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Daniel Webster Quotes

Daniel Webster, served as a U.S. Senator from Massachusetts. He and James G. Blaine were the only two people to serve as Secretary of State under three presidents. Webster also sought the Whig Party nomination for President three times: in 1836, 1840 and 1852.

Born in Salisbury, New Hampshire, Webster was one of the most highly regarded courtroom lawyers of the era and shaped several key U.S. Supreme Court cases that established important constitutional precedents that bolstered the authority of the federal government. Webster entered politics during the era of the Second Party System, which was the political system in the United States from about 1828 to 1854, characterized by rapidly increasing voter interest and personal loyalty to parties. Webster served as a member of the U.S. House of Representatives from both New Hampshire and Massachusetts. He was identified with the National Republican Party and supported John Quincy Adams. He took his seat in the Senate in 1827. As a senator, Webster was an outstanding spokesman for American nationalism with powerful oratory that made him a key Whig leader. His explication of the United States as not a creation of individual states but a cohesive whole in itself strengthened the power and integrity of the Union during the Nullification Crisis. He spoke for conservatives and led the opposition to Democrat Andrew Jackson and his Democratic Party, firmly challenging Jackson's policies in the Bank War. Webster was a spokesman for modernization, banking, and industry, but not for the common people who composed the base of his opponents in Jacksonian democracy. "He was a thoroughgoing elitist, and he reveled in it," says biographer Robert Remini.

Webster sought the presidency in the 1836 election, winning only Massachusetts. He was appointed Secretary of State in 1841 under William Henry Harrison, who soon died and was replaced by John Tyler. Webster was the only member of Tyler's cabinet not to resign following the President's actions in opposing the Whig agenda. As a diplomat he is best known for negotiating the Webster–Ashburton Treaty of 1842 with Great Britain, which established the border between the United States and Canada east of the Rocky Mountains. He eventually resigned in 1843, and returned to the Senate two years later.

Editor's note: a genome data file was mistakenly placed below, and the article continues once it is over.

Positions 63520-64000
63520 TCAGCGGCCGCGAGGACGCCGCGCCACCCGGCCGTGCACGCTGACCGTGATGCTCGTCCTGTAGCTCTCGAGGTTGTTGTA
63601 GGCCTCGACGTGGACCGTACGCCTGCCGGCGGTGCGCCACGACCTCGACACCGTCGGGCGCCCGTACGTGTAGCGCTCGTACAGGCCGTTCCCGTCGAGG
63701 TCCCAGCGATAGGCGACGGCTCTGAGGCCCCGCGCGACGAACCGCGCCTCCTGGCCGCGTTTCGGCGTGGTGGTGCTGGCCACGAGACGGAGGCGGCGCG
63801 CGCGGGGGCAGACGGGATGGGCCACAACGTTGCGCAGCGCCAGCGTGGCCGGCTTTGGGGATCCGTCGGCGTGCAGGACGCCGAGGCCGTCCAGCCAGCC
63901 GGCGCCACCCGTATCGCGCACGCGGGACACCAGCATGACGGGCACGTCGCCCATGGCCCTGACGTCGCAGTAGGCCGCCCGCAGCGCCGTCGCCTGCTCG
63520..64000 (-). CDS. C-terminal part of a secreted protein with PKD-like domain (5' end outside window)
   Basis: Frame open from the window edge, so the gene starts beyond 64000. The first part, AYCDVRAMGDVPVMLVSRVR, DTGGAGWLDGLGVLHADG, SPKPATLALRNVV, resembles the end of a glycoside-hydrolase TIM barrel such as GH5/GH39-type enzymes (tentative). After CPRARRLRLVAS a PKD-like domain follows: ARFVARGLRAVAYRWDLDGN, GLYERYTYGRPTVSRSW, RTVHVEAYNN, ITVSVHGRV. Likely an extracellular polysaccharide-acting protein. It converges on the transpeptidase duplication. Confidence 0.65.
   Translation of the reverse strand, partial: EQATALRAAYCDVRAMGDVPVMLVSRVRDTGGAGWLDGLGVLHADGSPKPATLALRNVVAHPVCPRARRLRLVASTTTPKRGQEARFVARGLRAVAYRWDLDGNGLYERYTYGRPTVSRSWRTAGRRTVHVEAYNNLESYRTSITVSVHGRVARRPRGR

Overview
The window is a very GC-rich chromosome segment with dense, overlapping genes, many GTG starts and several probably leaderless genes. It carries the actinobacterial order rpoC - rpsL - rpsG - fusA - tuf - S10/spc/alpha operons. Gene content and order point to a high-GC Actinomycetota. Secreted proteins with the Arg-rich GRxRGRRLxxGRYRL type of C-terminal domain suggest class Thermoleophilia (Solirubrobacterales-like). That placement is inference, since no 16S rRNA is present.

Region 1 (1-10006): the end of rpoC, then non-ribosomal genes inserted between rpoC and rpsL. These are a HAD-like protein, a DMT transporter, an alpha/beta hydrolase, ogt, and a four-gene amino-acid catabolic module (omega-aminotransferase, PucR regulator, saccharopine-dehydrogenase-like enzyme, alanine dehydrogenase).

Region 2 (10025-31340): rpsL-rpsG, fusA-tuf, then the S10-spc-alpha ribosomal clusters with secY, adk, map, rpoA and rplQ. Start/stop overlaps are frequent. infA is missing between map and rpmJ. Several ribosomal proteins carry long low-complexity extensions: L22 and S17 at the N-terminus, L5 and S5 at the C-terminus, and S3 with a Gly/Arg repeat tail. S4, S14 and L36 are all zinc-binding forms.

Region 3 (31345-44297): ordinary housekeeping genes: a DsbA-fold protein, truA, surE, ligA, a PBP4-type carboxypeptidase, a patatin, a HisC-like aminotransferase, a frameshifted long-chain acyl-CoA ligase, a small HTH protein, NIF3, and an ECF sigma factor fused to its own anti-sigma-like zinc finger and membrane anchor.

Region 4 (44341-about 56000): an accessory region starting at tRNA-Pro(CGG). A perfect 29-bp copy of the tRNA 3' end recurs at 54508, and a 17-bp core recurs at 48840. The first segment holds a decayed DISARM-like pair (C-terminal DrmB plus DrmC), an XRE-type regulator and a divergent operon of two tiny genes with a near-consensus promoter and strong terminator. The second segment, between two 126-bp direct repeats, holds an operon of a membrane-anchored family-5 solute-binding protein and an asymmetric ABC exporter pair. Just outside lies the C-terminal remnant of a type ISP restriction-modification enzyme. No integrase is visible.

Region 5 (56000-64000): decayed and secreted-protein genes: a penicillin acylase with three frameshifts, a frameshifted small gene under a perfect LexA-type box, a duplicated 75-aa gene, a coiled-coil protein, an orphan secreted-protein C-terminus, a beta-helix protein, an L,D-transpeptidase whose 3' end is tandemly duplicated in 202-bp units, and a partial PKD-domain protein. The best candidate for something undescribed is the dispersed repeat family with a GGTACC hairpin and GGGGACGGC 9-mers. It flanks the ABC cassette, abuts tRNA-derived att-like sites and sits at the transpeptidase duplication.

Chiefly recognized for his Senate tenure, Webster was a key figure in the institution's "Golden days". Webster was the Northern member of the "Great Triumvirate", with his colleagues Henry Clay from the West and John C. Calhoun from the South. His "Reply to Hayne" in 1830 has been regarded as one of the greatest speeches in the Senate's history. As with Clay, his fellow Whig, Webster wanted to see the Union preserved and civil war averted. They both worked for compromises to stave off the sectionalism that threatened war between the North and the South. Webster's support for the Compromise of 1850, devised in part by Clay, proved crucial to its passage. The decision was, however, widely unpopular in Massachusetts. As a result, Webster resigned, but he soon after was appointed to serve another term as Secretary of State, this time under Millard Fillmore. In 1957, a Senate committee selected Webster as one of the five greatest U.S. Senators with Clay, Calhoun, Robert La Follette, and Robert A. Taft.

Source: wikipedia

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